In another keynote speech during Leading Edge, Jeremiah Owyang, industry analyst partner-customer strategy at Altimeter Group, discussed how successful companies are building new models for social marketing.
Owyang presented a social business strategy adapted from psychologist Abraham Maslow's “hierarchy of needs,” with five levels: foundation, safety, formation, enablement and enlightenment.
“Every company has to lay a foundation with objectives, policies and education, giving employees access to social media tools,” Owyang said. “Most companies are not prepared.”
For the second level—safety—companies need to put a dedicated team in place and have a crisis plan, he said. For example, when a bad storm recently grounded planes, Frontier Airlines had a crisis plan in place and used Twitter to listen to conversations, respond to customers and send out updates.
The formation level involves taking an inventory of all social media accounts—the average company has 178—and implementing a cross-functional plan across the organization. Many companies have set up social media centers of excellence to do this, Owyang said.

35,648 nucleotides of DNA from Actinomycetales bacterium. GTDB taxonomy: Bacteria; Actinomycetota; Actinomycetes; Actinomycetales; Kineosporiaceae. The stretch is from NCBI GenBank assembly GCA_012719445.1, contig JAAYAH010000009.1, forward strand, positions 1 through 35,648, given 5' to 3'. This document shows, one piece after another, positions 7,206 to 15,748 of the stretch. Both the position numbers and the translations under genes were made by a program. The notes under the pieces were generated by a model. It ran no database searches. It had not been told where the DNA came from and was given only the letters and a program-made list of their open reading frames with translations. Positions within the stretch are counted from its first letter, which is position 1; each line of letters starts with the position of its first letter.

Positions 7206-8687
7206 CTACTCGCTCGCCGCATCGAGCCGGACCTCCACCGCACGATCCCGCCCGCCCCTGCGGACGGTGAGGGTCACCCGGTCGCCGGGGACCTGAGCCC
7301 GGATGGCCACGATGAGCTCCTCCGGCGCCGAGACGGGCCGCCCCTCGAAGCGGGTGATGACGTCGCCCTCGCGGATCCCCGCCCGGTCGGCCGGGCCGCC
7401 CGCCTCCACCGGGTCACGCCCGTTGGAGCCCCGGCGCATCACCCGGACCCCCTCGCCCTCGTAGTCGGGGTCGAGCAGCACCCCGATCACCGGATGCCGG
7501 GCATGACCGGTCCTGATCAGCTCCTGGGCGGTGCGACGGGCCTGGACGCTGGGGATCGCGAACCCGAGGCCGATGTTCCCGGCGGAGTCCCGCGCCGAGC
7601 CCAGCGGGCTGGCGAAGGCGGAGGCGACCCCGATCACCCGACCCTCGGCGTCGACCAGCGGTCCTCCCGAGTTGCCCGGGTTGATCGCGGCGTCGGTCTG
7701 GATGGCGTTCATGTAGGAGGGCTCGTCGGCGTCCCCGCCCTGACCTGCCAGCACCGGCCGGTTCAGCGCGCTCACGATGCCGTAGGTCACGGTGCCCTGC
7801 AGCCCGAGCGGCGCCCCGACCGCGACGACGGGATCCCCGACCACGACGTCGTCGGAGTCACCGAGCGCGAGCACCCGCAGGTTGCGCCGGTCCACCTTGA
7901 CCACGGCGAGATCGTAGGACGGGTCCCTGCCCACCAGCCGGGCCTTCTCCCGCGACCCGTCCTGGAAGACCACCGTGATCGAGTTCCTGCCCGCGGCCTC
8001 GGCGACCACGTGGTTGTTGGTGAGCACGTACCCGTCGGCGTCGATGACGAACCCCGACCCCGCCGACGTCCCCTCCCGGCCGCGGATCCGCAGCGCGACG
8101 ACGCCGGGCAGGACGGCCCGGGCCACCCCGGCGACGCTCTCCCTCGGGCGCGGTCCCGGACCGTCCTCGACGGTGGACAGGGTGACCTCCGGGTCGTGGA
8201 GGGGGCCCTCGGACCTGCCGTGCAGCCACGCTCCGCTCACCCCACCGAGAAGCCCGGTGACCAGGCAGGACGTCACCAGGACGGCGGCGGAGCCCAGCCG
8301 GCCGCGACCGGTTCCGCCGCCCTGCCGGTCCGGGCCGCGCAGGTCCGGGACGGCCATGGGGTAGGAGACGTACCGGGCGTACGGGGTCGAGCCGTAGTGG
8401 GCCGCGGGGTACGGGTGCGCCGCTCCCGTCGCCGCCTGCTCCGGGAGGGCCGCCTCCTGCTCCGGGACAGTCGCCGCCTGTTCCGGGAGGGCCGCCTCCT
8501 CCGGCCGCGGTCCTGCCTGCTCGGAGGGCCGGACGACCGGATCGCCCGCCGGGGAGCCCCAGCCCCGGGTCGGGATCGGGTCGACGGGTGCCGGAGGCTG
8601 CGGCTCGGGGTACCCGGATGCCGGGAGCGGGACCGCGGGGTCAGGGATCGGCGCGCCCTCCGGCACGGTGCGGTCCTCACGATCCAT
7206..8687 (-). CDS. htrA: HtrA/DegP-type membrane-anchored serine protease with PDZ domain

Enablement, the fourth level, is often the hardest, he said. “Once you have done the first three, you need to turn the reins over to the business units and encourage them to run their own social media programs within the guidelines you have set.”
The top level is enlightenment. “This is mainly aspirational; few companies are at this level,” Owyang said. “All employees are using social media in a safe and consistent way, using data from customers, employees and partners, which is all being integrated back into a central dashboard to predict what employees, customers and partners need.”